As the 2016 Philippine electoral contest looms large, we wonder whether Duterte is happy with the results of a campaign that he has built almost entirely on hatred, fear and personal invective. Does he have any remorse over what he’s created, or is it all just part of the show for him?
"If I obey the 10 Commandments or listen to priests, I would not be able to do anything as a mayor." DoDirty
Global P:inoys: Why does CCP-NPA Chairman #JoMaSison call #Duterte the Pinoy Comandante HugoChavez?
Lesson for Heil DoDirty!
Stalin, the dictator of the Soviet Union from 1922 to 1952, acted like he was indestructible . Easy to do when you command one of the world's largest military forces. (We can't imagine Stalin being as tough without his tanks.)
When it was suggested to Stalin that the Pope might appreciate his ceasing to oppress Catholics in Russia, Stalin scoffed, "The Pope? How many divisions as he got?" implying that the Vatican's army of zero could hardly stand up to his army of millions.
Davao City – “Kung ilalagay ako ng Diyos na maging president, ang unang magdudusa ay ang Diyos” (If God places me in the presidency, the first one to suffer will be God Himself).” DUTERTE
Sabi ko, ‘Sinong darating?’ Sabi si #PopeFrancis. Gusto kong tawagan, ‘Pope, p*****ina ka, umuwi ka na! #Duterte
“When we find vulgarity funny, we have really become beastly and barbaric as a people. When a revered and loved and admired man like Pope Francis is cursed by a political candidate and the audience laugh, I can only bow my head and grieve in great shame.”
– Archbishop Socrates B. Villegas
"The best way for us to show confidence in our institutions is to allow them to function normally."
The Roman Statesman
"Resolve not to be overcome by evil, but to combat
evil with GOOD."
DUTERTE: Taking the law into (one's) own hands
To mete out justice as one sees fit without due recourse to law enforcement agencies or the courts.
From The Free DictionaryFrom Global Balita:
In 2003, when human rights advocates claimed that Davao City had become the country’s “murder capital,” Duterte responded in his TV program “Gimmick for the Masses,” saying: “I admit I am 100 per cent terrorist but I am terrorizing only the drug pushers, kidnappers, holdup gangs, and other criminals.” He said, “Kidnappers, drug pushers from other places, I dare you to come over here so that I can finish you off. Davao City will be a murder capital for you. This will continue up to the end of my term.”
Although Duterte was never proven to be associated with DDS – which was often referred to as “Duterte Death Squad” — he had made public statements that seemed to encourage or condone those killings. In February 2009, he told reporters: “If you are doing an illegal activity in my city, if you are a criminal or part of a syndicate that preys on the innocent people of the city, for as long as I am the mayor, you are a legitimate target of assassination.”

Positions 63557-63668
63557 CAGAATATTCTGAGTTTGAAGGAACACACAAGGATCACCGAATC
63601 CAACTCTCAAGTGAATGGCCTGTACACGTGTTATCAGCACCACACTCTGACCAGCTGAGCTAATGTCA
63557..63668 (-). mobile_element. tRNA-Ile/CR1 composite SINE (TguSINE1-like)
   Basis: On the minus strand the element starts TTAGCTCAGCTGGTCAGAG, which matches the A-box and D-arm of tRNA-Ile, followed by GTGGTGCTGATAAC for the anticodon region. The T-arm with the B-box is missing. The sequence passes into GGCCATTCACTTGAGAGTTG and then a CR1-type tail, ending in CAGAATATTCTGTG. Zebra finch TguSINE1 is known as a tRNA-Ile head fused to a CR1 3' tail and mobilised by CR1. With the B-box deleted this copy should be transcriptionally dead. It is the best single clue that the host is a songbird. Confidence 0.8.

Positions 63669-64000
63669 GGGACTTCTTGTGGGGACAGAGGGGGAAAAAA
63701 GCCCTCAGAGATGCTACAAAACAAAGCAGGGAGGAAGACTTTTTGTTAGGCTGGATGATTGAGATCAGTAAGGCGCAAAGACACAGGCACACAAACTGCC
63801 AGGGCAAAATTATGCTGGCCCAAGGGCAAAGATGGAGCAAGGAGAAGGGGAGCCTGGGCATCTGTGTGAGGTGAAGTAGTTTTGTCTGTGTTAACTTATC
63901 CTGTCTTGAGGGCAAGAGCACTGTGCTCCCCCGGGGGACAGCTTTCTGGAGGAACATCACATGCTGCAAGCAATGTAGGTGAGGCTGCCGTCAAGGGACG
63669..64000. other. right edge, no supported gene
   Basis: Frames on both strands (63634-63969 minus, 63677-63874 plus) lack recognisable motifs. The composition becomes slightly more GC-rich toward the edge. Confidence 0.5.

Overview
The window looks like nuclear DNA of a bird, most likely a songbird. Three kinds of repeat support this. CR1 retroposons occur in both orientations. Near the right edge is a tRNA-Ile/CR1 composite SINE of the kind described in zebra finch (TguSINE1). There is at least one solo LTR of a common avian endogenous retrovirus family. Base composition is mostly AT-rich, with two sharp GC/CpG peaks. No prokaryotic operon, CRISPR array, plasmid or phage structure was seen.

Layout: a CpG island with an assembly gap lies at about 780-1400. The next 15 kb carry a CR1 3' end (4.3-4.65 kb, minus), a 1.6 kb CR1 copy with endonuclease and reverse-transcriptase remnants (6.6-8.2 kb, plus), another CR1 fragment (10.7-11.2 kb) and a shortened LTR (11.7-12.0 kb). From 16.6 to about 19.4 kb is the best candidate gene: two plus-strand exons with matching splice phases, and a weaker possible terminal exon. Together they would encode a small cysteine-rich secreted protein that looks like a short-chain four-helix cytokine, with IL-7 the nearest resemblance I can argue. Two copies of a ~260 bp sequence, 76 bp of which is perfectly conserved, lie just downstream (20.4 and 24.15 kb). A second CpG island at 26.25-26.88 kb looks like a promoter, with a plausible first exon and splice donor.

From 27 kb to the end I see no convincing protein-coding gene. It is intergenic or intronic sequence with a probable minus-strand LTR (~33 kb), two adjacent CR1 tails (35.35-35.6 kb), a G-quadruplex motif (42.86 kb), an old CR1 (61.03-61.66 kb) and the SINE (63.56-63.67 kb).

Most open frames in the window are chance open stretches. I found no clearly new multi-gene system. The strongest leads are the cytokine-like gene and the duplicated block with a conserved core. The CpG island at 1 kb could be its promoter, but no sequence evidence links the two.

The spate of killings in Davao City attracted the attention of the international group Human Rights Watch (HRW). HRW conducted a study and released a 103-page report entitled, “You Can Die Any Time: Death Squad Killings in Mindanao.” The report detailed the involvement of police and local government officials in targeted killings of alleged drug dealers and petty criminals, street children, and others, and described the lack of any effort by the authorities to investigate the killings and bring the culprits to justice.
Victims of Davao Death SquadAMNESTY International on Monday raised red flags about the human rights record of Davao City Mayor Rodrigo Duterte and expressed alarm at the public’s fascination with his notoriety for using trigger-happy solutions to crime.
The London-based nongovernment organization, which won the Nobel Peace Prize in 1977, said that of the five presidential aspirants, it had been monitoring “for the longest time” the activities of Duterte, who has emerged as a front-runner in opinion polls, particularly on persistent rumors of his links to the vigilante “Davao Death Squad.”
Victims of Davao Death SquadsOne of the mayor’s recent pronouncements that has particularly distressed the human rights group was when he said he intended to revive the death penalty and “to execute it on a weekly basis,” said Amnesty International Philippines (AIP) chair Ritz Lee Santos III.
“There are no formal charges in court, but based on the records of the Commission on Human Rights, which we also monitor, there are allegations of human rights violations against him,” he said.
The militant Karapatan, one of the most vocal rights groups in the Philippines, has been unusually silent on alleged vigilante killings in Davao City.
“It’s general knowledge, and we don’t agree with it. But it’s hard when there’s no documentation. We should be able to substantiate any allegations,” said Cristina Palabay, Karapatan secretary general. “No one is coming forward,” she told the Inquirer.
Under Duterte’s helm as mayor, congressman and vice mayor, Davao City has risen in the past two decades to become one of the world’s safest cities, but at the cost of human rights violations purportedly with the mayor’s blessing.
“It’s alarming,” said AIP campaigner Wilnor Papa.
“They have to understand that the right to life is inviolable and should not be abused at any opportunity. People ought to be educated that human rights is nonnegotiable,” Santos said. From Inquirer